CLIR/DLF digital curation postdoctoral fellowship – The hybrid role of data curator



Editor's Summary

Data with high potential information value must be carefully selected, appraised, organized, stored and disseminated. Recognizing this critical management need, the Council on Library and Information Resources' Digital Library Federation (CLIR/DLF), the Alfred P. Sloan Foundation and six universities have partnered to sponsor the Data Curation Fellowship Program. This two-year postdoctoral fellowship brings together information professionals interested in acquiring the diverse skills needed to become a professional data curator, serving as researcher, librarian, technology adopter and policy maker. Acknowledging differences in their own views and experiences, early fellows recognized the need to promote a culture of data sharing to connect stakeholders across technology, disciplinary and institutional boundaries and to develop an infrastructure to support data curation. It is hoped that serious work in data curation will lead to professional recognition of the specialty.

We live in the age of data. As the popular statement says, “data is the new oil.” It is a growing resource with high potential. In order to realize this potential, we need to determine how to curate data effectively.

Data curation at its simplest is taking care of resources. It involves the selection, appraisal, storage and dissemination of objects and collections. With regard to data, particularly digital data, it is important to conceptualize and support the whole data lifecycle because without a proper understanding of how data are created and used it is almost impossible to store and preserve it properly. And vice versa – without adequate storage and preservation, data can quickly become obsolete and unusable. Data curation can easily become the responsibility of both everyone and no one. By understanding the data lifecycle, a data curator can alleviate this problem.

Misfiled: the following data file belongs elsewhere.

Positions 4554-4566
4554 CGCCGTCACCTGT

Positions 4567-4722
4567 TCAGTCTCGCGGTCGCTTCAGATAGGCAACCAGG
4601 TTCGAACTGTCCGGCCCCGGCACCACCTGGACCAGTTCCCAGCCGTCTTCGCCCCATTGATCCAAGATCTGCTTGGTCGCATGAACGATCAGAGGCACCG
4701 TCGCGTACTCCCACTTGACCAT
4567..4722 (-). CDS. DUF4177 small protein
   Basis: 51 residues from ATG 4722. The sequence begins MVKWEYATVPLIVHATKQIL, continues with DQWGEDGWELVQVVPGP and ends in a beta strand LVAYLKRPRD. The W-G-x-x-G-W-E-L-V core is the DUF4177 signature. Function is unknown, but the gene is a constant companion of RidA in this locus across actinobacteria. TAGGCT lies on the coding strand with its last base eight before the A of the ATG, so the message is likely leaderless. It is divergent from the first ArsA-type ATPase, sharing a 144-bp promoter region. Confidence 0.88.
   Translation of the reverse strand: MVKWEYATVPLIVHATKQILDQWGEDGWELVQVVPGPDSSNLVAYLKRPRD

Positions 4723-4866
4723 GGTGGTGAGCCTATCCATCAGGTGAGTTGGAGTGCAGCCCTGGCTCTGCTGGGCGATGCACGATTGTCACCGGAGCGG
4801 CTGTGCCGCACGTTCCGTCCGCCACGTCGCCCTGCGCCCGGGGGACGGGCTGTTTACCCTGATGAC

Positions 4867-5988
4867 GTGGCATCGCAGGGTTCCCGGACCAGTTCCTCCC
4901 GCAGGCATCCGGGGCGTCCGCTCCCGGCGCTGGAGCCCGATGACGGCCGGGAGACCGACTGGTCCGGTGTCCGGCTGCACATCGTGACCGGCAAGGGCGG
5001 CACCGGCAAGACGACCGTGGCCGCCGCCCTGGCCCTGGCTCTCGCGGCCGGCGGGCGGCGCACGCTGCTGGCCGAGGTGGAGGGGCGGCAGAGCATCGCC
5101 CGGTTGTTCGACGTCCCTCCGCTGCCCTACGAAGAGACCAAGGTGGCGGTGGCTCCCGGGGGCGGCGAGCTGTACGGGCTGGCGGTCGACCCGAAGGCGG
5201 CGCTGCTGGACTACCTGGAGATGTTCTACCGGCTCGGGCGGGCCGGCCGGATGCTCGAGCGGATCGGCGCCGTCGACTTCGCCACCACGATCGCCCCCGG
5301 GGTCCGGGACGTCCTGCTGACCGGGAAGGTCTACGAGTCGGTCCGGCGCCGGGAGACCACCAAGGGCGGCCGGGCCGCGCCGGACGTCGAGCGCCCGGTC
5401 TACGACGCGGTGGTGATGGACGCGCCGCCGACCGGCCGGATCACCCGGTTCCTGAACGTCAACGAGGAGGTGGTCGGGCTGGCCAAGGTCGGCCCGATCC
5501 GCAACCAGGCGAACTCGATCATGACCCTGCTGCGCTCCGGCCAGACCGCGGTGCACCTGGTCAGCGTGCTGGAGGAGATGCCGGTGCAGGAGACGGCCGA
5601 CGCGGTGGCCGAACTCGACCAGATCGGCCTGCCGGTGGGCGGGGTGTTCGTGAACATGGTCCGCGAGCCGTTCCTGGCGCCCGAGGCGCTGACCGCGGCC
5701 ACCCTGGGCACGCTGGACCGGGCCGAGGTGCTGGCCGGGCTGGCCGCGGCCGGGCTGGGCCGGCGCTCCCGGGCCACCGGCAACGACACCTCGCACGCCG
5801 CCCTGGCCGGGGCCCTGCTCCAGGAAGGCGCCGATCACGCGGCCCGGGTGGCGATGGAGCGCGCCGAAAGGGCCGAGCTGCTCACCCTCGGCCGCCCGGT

The data curator occupies a hybrid role somewhere among the traditional researcher, librarian, early technology adopter and policy maker. Clearly, neither current library and information science curricula nor extra-academic certification programs are ready to prepare people for this complex function. In an attempt to fill this gap, as well as to raise awareness of the significance of the work of such hybrid professionals, the Council on Library and Information Resources (CLIR) has expanded its postdoctoral fellowship in academic libraries to create the Data Curation Fellowship Program (

The program, which is co-sponsored by the CLIR Digital Library Federation (CLIR/DLF), the Alfred P. Sloan Foundation and participating universities, is aimed at establishing data curation as a profession and providing opportunities for on-the-job training. Recent Ph.D.s already have domain-specific knowledge, as well as expertise in data collection and analysis. During this two-year postdoctoral fellowship, participants are expected to gain experience in data storage, organization, preservation and dissemination. For the 2012-2013 fellowship, there are seven fellows hosted in six institutions: B. Dewayne Branch at Purdue University; Vessela Ensberg at University of California, Los Angeles; Inna Kouper at Indiana University; Ting Wang at Lehigh University; Wei Yang at McMaster University; and Fe Consolacion Sferdean and Natsuko Hayashi Nicholls at University of Michigan.